Health, Safety, Security and Environment

Should You Use Plastic Labels or Metal Plates?

3 min read

We all know that the smallest details can have the biggest impact—and the way you label your products is one of those details.

A good label will provide a secure, reliable, and professional way for your products to be identified throughout their lifespan. It can improve the perceived quality of your product and even the reputation of your company. The wrong label will fall off or become unreadable—making product tracking impossible, inconveniencing your customers, and creating a time-consuming (and sometimes expensive) problem for you to solve.

Takeaway: Consider the drawbacks and benefits of plastic labels and metal plates before deciding on one. Or, better yet, consult a specialist.

Choosing the Right Label

Simply opting for the most durable labeling you can find is often overkill, and an over-specified solution will quickly eat into your profit margins. The best way to choose effective labels is to consult with a specialist firm that understands the technical demands of your industry. There are many label manufacturers around the world, including Europe, United Kingdom, and North America. The most experienced label manufacturers are familiar with both metal plates and plastic labels, providing an expert opinion on which suits your needs best.

If you’re just beginning your research into labeling options, here is an overview of metal plates and plastic labels for use in industrial environments.

Metal plates

Metal plates (also known as nameplates, rating plates, or data plates) offer exceptional durability in an industrial environment. Their unparalleled tolerance for extreme temperatures, weathering, and exposure to chemicals (such as fuels and brake fluid) has made them a standard specification across many trades, including construction, aerospace, and automotive.

The Benefits

  • Many industry specifications demand metal plates as standard
  • Sub-surface printing is essentially permanent, resisting chemicals, abrasion, oils, and weathering
  • Plates are exceptionally difficult to remove, especially if screwed or riveted into place
  • A professional nameplate boosts the prestige and perceived quality of your product
  • Metal plates have an unparalleled tolerance to high temperatures (up to 500°C, or 932°F)
  • Cost-effective metals (like anodized aluminum) offer a competitive price point

The Drawbacks

  • The overall cost of plates (materials, engraving, and affixing) is relatively high
  • Colored inks are prone to fading in sunlight
  • Plates are not indestructible and are vulnerable in certain environments (e.g. marine)
  • The print has to be added at the point of manufacture for it to be permanent
  • Engraved lettering can attract dirt and become hard to read over time or in certain lights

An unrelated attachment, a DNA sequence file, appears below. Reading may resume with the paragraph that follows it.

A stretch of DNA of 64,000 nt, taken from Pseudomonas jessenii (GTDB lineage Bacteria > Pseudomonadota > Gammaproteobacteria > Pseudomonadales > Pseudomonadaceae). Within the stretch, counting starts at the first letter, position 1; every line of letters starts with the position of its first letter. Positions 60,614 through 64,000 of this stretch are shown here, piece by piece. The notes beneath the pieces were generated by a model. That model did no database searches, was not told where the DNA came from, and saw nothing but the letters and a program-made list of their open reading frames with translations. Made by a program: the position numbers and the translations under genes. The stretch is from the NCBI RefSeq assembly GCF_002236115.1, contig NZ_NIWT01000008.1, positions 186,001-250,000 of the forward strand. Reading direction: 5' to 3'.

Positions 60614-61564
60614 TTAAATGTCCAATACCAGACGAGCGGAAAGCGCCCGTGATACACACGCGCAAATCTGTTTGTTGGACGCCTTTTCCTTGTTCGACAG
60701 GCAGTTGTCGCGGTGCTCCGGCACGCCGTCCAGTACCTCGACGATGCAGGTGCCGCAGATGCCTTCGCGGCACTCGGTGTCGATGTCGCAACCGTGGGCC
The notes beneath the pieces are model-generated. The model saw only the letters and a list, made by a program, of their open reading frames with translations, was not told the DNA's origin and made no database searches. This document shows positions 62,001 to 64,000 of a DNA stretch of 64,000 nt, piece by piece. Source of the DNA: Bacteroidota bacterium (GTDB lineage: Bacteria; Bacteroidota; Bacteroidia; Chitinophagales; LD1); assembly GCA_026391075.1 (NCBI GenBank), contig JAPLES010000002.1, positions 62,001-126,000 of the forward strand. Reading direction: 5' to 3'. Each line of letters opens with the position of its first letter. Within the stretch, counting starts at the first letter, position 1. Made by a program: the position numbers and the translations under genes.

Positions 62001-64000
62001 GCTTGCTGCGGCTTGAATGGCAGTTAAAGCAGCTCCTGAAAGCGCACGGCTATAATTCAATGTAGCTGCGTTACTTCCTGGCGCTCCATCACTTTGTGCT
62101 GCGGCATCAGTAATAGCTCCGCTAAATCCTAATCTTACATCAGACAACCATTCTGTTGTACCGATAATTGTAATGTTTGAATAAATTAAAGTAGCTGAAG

Plastic Labels

Plastic labels are growing in popularity, not least because of their cost-effectiveness when produced in bulk. As long as you choose the right material and adhesive combination, plastic labeling can still deliver excellent resistance to extreme temperatures, weathering, chemicals, and heavy handling.

The Benefits

  • They are just as tough as metal plates for many applications and comparatively inexpensive
  • Resistant to fluctuating temperatures (up to 388°C, or 730°F, for certain materials), weathering, chemicals, and frequent handling
  • Quick and easy to apply
  • Wipe-clean and easy to read long-term
  • Flexibility for labeling lightly curved surfaces
  • Durable color printing is possible, thanks to digital technology
  • Versatile options for specific needs, such as RFID tags or tamper-evident labels

The Drawbacks

  • Incorrectly specified adhesives may not tolerate moisture, weathering, or frequent handling
  • Lower temperature limits than metal plates
  • May not withstand repeated or long-term exposure to exceptionally harsh environments

Other Factors to Consider

Of course, the best material for your labels may not depend solely on the environment they will end up in. There are often other factors to consider, such as:

  • Industry labeling regulations affecting your consumer (MILSpec, REACH, RoHS, etc.)
  • Whether barcoding would be advantageous for traceability
  • The surface your label will be attached to
  • Security or anti-counterfeiting measures
  • Whether you need to add data post-production, such as serial number or product codes (and whether you intend to outsource this or print or engrave it in-house).

To some extent, any of these requirements can be met by both metal and plastic labels. Depending on your exact application. However, you may find that the necessity of one particular feature makes either metal or plastic a better option for your labels.


With this information, you should have a better idea of the kind of labeling you’ll need for your purposes. But again, the simplest way to find a solution is to consult with a specialist, who will guarantee the most effective labels for the job.


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